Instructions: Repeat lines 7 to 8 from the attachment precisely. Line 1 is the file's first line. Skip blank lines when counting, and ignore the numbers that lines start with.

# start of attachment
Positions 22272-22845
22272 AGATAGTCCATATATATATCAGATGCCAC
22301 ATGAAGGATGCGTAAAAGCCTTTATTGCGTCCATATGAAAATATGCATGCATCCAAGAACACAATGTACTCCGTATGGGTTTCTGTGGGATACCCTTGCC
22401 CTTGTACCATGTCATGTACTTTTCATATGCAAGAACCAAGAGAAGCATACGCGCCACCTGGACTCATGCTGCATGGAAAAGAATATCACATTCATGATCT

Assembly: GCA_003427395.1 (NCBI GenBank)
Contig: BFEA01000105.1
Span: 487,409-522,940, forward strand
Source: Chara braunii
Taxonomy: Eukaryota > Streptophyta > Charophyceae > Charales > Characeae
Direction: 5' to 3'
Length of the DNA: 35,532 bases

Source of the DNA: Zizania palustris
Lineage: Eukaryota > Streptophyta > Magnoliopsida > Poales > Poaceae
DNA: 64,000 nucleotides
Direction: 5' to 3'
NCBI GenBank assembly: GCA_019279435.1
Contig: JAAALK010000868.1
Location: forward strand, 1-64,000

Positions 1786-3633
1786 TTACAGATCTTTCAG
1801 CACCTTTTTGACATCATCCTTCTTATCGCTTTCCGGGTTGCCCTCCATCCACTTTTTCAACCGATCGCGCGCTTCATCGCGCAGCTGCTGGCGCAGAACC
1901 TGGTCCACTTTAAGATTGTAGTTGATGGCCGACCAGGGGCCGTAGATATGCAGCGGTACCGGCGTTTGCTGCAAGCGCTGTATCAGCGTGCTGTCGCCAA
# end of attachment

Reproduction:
Span: 487,409-522,940, forward strand
Source: Chara braunii